When photography and nature collide
Starting the morning with a potentially heart-attack inducing dip in a frigid Swedish lake isn’t how most people start their day. But for Nicklas Blom this is the ideal way to wake up. Åre-based Nicklas joined us as the official photographer for Fjällräven Polar 2017. And aside from his photography skills, he’s a dab hand with a dog sled too. In winter 2013, he drove a dog-sled 1350km in 45 days from Åre to Treriksröset in Finland. “I was working too much and needed a holiday,” he says. Now that’s our kind of ‘holiday’.
Photography has always been his passion – something that comes through clearly from his work. But he actually started his working life as a chef. “I was in hospital when I had this halleluiah moment. So I quit my job and pursued photography as a full-time career. I haven’t looked back once.”
Over the years Nicklas has travelled extensively and photographed everything from studio portraits to sweeping city skylines. But his real passion lies in adventure photography. He brings a realism, a documentary point of view to his work. And that’s why we wanted him to shoot Polar – an event that’s as much about the people, the dogs and ‘life on the road’ as it is the landscape.
I prefer to document real life, so Polar was great. But it was also challenging. We we’re moving the whole time. If you see a good backdrop or perfect light, you have to be ready to go. But everything was so well organised, so I could concentrate on taking images. I didn’t even have to pitch my own tent.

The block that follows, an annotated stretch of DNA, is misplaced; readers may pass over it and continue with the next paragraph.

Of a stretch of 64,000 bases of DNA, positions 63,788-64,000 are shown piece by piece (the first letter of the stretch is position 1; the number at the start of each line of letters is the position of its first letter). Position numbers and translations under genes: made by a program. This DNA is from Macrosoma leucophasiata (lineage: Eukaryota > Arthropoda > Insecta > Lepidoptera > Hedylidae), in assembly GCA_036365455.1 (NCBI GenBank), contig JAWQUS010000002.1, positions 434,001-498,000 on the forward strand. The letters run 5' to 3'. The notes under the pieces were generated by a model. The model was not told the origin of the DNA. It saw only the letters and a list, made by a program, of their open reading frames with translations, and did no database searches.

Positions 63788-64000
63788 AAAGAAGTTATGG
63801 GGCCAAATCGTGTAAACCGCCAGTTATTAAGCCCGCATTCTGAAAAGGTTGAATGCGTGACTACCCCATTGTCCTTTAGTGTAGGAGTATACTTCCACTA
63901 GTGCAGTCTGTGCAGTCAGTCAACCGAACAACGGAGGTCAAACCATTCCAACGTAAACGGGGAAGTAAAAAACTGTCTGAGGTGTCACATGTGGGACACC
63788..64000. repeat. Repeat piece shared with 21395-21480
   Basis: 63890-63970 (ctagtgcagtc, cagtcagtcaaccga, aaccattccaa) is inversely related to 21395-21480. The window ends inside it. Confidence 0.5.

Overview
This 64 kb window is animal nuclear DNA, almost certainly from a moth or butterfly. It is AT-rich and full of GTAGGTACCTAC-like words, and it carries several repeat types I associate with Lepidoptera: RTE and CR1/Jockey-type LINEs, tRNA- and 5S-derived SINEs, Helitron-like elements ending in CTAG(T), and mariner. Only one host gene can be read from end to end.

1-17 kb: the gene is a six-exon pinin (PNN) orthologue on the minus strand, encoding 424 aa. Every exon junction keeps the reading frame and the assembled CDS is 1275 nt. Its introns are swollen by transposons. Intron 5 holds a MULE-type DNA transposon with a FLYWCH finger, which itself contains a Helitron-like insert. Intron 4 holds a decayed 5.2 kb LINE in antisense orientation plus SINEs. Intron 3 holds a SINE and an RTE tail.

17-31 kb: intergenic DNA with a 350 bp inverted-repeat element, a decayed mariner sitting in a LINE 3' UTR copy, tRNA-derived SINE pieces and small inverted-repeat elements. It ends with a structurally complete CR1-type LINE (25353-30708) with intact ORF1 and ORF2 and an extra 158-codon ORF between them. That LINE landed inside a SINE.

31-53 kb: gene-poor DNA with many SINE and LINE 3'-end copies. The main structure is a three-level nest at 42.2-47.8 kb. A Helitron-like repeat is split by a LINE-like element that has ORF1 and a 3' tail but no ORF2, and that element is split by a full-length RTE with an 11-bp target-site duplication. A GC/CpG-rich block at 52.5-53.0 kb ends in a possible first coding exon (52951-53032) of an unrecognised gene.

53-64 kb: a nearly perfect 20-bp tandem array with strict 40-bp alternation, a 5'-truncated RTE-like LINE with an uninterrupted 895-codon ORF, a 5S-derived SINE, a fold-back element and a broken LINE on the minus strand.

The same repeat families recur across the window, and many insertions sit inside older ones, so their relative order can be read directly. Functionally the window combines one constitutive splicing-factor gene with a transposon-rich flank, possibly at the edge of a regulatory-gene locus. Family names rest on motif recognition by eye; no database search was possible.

True, he didn’t have to pitch his own tent, but Nicklas was always the first up and last to bed. The life of an adventure photographer definitely isn’t as glamorous as it sounds.
I started each day looking for angles. The tents are usually very beautiful in the morning, as they have frost or fresh snow on them, which catches the light. So I was always outside the participant’s tents before they woke up, watching to catch them emerging after the night’s sleep. Myself and the film team then spent all day travelling by snowmobile looking for good spots to capture images from. If the weather’s bad, if it’s a whiteout for example, then we need to get really close to the participants as they’re sledding, maybe even sit on their sleds.
“In the evening I get on the computer and edit the images and upload them to the team in Stockholm to share on social media. I also take more images in the night, especially if there are northern lights. I also have to reload batteries and so on. Then I go to sleep for four hours or so. Then I’m up to do it all over again. It’s pretty intense, but I don’t want to miss anything when it’s good. I have to be alert all the time.”
Polar has never been billed as an ‘easy’ event. Many of the participants struggle in the beginning. They’re supported by the event team, of course, but they also have to grapple with the cold, the care of their dogs and a whole load of new equipment. Nicklas, too, had to just get on with things. We’re not known for giving specific briefs and setting demands on the people we collaborate with, here at Fjällräven. And to be honest, this is something we’re unlikely to change because the results speak for themselves. Giving Nicklas a free hand has resulted in outstanding imagery. He managed to document Polar life and capture the spectacular landscape in one.
I just love being outdoors. And it’s not like I choose outdoor photography. In reality, it chose me.
We believe you Nicklas!
Images: Nicklas Blom